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The Student News Site of Texas A&M University - College Station

The Battalion

The Student News Site of Texas A&M University - College Station

The Battalion

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Aggies help elementary students build stronger reading skills

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Photo by Provided

The Reading Clinic at Jones Elementary school. Photo Credits to the College of Education and Human Development.

The Reading Clinic is helping students with their reading by offering an after school program at two Bryan ISD elementary schools.
This Fall, the College of Education and Human Development is hosting their Reading Clinic, in which students from A&M work with second, third and fourth graders to improve their reading skills. The Clinic meets at two elementary schools, Jones Elementary and Fannin Elementary, Monday through Wednesday for an hour after the school day.
Clinic director Sam Von Gillern has been a clinical assistant professor in A&M’s teaching, learning and culture department since last spring. After arriving, he immediately began working on how to implement  the reading clinic in Bryan ISD.
“Last semester was a pilot run”, Von Gillern said. “This fall, we’ve established a more formal established partnership with Bryan ISD.”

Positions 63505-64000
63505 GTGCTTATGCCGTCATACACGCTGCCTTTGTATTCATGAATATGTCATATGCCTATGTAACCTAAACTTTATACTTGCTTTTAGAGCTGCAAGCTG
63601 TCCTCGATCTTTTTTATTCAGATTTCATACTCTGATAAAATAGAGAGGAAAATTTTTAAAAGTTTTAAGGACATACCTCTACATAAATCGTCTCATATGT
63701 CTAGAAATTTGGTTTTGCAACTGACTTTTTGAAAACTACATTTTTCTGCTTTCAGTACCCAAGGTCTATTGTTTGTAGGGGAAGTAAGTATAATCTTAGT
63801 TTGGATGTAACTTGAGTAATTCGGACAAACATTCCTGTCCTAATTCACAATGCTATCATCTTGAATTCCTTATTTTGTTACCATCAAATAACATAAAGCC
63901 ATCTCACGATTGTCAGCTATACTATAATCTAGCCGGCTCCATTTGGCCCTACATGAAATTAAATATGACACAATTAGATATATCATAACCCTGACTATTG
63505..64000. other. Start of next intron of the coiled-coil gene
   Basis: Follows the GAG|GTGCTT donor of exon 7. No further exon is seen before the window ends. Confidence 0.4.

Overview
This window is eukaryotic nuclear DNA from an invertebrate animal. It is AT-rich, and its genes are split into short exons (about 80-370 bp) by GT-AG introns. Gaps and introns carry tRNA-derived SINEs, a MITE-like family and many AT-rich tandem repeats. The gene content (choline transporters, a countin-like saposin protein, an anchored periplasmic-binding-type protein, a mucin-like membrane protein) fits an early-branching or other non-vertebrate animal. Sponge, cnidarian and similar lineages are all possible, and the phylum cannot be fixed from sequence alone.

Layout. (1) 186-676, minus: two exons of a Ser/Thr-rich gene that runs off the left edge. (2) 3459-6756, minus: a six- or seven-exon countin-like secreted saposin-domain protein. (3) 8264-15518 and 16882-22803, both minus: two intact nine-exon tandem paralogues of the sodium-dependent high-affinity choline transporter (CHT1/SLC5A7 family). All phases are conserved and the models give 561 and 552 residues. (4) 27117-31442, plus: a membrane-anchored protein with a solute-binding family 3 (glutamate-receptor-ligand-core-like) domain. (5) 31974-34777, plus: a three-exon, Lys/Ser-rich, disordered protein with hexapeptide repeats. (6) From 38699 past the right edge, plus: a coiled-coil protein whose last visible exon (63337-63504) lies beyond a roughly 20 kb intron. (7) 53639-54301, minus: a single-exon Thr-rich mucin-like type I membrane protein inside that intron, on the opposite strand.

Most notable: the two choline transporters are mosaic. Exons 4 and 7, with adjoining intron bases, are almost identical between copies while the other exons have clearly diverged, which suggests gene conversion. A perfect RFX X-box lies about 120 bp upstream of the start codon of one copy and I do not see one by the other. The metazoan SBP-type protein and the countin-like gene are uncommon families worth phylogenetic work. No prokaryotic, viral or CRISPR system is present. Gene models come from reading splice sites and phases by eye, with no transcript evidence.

After a test run in the spring, Von Gillern said the clinic established a more formal partnership with Bryan ISD for the current semester.
“[The students participating] have been identified by their teachers and principals as being able to benefit from additional reading instruction,” Von Gillern said.
A&M students in Von Gillern’s Reading 468 course act as tutors at the reading clinic. The tutors create a lesson plan for each session and prepare activities to further help with the young students’ reading and writing.
“My role as a tutor is to help the students I work with reach the reading proficiency level they are supposed to be at for their grade,” said early childhood education junior Courtney Wiederhold.

Von Gillern said he wants to see the reading clinic improved and perfected before expanding the program to other elementary schools in the area.
“We’re trying to get a solid program built and have a system we can use as we move forward”, Von Gillern said.
In the future, Von Gillern hopes to have more Reading 468 classes involved in tutoring. With more tutors, the clinic will be able to expand to other schools in the Bryan ISD district.
“Right now, we’d rather keep it relatively small and focused so we can do a good job at establishing a system that works and  then we can take that model and bring it to other schools,” Von Gillern said.
The tutors of the clinic are happy that they are helping students advance their reading skills, said early childhood education junior Katherine Panagopoulos.
“Every time I go work with these children, I can see them improve and catch on to tasks we learned about previously and it brings so much joy to me,” Panagopoulos said.
Elementary education junior Mary Hope Pearson said volunteering has given her unique opportunities to see students improve.
It is a privilege to work with and help children of many different education backgrounds and learning techniques,” Pearson said. “It has been a joy to witness the children grow and develop in their studies.”

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